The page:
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  1. #1

    Users per machine question

    Is there a formula to calculate how many users a dedicated server can hold?

    Say I was looking to 1GB of disk space and 25GB of transfer each month for a specific user. I am looking to get as many users per server as I can. Say around 150 if that is possible.

    What kind of machine am I gonna need? Dual? Just a plain Xeon?
    People say nothing is impossible, yet I do nothing all day.

  2. #2
    There is no hard and fast formula for that. If you are looking not to oversell and host the limit of 150 clients on the machine then you should look at

    1gb disk space x 150 = 150gb hdd
    25gb transfer x 150 = 3,750 gb = 3.75tb of transfer

    Of course then you might come to the conclusion that not all your customers are going to use that much resources as provided, some will but probably not all so you need to use your magic calculator to work your formula.

    As for the CPU type (Dual or Single CPU) would depend on the load your clients' site would produce. If it is going to just be plain html with very little dynamic contents then you can go with a single CPU but if they are going to host database and dynamic contents then the dual Xeon would do a better trick.

    Like I say, there is no available formula in how much the server can hold, however it may be a good idea to ensure that you make sufficient money when the server is filled without overselling then each time you add an additional customer, just monitor the overall bandwidth and disk usage and if your server can accomodate more than just add more and monitor.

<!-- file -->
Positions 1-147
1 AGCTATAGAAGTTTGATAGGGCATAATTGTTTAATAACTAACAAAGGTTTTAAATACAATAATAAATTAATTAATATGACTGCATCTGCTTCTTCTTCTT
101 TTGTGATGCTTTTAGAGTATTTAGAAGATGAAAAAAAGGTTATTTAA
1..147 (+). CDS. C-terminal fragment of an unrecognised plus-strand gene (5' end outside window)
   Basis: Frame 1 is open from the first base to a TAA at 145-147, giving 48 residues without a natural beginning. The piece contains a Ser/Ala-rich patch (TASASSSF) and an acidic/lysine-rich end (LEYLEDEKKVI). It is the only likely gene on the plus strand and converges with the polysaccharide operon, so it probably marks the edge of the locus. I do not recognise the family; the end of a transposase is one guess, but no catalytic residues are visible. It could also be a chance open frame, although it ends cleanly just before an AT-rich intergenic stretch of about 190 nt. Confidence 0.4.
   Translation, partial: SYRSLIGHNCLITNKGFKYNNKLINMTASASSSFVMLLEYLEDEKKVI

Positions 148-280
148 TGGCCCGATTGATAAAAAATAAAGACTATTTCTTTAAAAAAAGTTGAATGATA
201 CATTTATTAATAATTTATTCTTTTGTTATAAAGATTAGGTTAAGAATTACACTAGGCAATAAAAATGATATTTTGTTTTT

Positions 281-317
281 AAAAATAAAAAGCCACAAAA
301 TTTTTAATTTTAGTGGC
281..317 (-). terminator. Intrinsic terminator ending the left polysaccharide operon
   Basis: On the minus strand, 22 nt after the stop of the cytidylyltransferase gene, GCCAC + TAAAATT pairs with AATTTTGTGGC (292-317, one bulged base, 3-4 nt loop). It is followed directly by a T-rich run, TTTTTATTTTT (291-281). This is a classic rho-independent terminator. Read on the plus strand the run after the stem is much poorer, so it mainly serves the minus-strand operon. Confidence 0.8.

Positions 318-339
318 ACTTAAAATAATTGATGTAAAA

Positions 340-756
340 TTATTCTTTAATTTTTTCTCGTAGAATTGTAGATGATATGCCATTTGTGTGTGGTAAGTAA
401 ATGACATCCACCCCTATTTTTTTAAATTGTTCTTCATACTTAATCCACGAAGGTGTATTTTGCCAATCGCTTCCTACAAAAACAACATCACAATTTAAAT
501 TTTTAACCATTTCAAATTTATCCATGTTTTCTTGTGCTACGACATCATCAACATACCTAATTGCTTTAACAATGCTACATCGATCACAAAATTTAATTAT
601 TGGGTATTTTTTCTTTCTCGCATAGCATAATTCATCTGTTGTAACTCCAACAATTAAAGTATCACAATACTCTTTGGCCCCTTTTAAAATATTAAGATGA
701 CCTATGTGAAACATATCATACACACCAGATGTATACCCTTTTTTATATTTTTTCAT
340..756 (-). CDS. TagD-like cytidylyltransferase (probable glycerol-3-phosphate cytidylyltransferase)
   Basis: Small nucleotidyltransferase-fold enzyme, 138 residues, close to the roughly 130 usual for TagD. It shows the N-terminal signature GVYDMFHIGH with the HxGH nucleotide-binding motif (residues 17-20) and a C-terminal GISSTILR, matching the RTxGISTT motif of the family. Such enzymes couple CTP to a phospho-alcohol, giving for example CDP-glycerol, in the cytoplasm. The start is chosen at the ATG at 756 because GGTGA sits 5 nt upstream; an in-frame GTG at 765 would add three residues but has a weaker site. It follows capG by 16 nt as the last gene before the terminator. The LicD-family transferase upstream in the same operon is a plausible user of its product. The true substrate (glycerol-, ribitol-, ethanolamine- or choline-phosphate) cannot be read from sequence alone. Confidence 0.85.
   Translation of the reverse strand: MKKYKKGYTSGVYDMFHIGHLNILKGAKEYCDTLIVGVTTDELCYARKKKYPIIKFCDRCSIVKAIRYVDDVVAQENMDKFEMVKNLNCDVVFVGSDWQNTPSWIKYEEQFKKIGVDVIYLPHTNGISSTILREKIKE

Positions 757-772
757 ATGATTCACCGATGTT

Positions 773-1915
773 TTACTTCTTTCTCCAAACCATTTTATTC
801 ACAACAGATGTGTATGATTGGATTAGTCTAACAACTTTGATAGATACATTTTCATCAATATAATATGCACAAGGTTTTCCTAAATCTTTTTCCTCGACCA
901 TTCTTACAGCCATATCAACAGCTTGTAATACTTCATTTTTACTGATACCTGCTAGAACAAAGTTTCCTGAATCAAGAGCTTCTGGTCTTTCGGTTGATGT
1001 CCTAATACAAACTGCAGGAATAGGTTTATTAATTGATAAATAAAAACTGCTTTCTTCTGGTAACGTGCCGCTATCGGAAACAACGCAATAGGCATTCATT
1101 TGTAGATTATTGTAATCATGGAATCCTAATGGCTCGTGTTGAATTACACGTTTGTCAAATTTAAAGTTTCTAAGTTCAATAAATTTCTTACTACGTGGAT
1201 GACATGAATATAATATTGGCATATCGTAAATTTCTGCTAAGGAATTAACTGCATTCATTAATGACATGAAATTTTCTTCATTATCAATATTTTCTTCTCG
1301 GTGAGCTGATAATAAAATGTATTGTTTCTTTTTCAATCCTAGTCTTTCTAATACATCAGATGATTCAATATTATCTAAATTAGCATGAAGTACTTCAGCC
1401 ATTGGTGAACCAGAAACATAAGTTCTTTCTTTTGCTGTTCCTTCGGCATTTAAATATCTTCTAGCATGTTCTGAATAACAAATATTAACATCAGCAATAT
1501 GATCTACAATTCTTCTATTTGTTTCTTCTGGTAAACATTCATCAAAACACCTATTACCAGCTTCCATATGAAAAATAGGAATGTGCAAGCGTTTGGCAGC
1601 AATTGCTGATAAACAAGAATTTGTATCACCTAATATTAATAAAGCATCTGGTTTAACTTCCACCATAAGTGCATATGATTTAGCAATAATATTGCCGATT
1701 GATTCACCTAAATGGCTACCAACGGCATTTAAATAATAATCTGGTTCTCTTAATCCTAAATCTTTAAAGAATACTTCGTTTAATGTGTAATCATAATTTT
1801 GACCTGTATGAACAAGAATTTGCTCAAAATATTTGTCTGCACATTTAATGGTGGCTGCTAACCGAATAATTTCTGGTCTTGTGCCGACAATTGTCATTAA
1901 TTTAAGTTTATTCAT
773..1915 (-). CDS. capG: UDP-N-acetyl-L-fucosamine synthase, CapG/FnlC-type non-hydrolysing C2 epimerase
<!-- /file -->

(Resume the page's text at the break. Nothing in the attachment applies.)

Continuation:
The key is to monitor your server to ensure that everything remains in the acceptable range but of course at the same time be prepared to live up to your guarantees. If you promise 1gb and 25gb transfer and if all your customers used that much, you would be bounded to provide that much without booting them off your server. Also have a reserve cash pool somewhere just in case the worst happened. - Offering Batch Image Processing and TIFF/PDF Software Solutions

  3. #3
    I agree with eddy here. Don't approach it from the standpoint of making customers fit into your ideal business model. Approach it from the standpoint of providing the customer with what they need to grow and charge them a fair price for it. This approach will earn you respect admiration and loyalty from your customers. We rarely advertise but our current customers highly recommend us to their friends/colleagues. This is because we put the customers needs first.

    Additionally you can always practice load balancing. Load servers with sites that vary in resource/bandwidth consumption. This will allow you to maximize the server's potential without busting a braincell trying to figure out how many customers you can fit onto the box. Eg: There is little or no impact in adding a reseller with 100 domains that primarily needs redundant DNS to a server running at 75% capacity. However adding this same reseller to the same server running at 75% capacity knowing this server will be the resellers primary DNS and or is expected to pull 1-200GB transfer and unknown amounts of cpu resources would not be a smart move.

  4. #4
    Join Date
    Feb 2004
    The fair policy will be a VDS/VPS - but even the UML solution costs maintenance. With so many clients, one should get also a backup drive with a different geolocation, as well as technical space on the main drive to run the services and maintain logs. Thus 150x1G makes one 200 G HD and one 40 G backup, if using the WHM remote backup feature which provides a pretty good compression rate.
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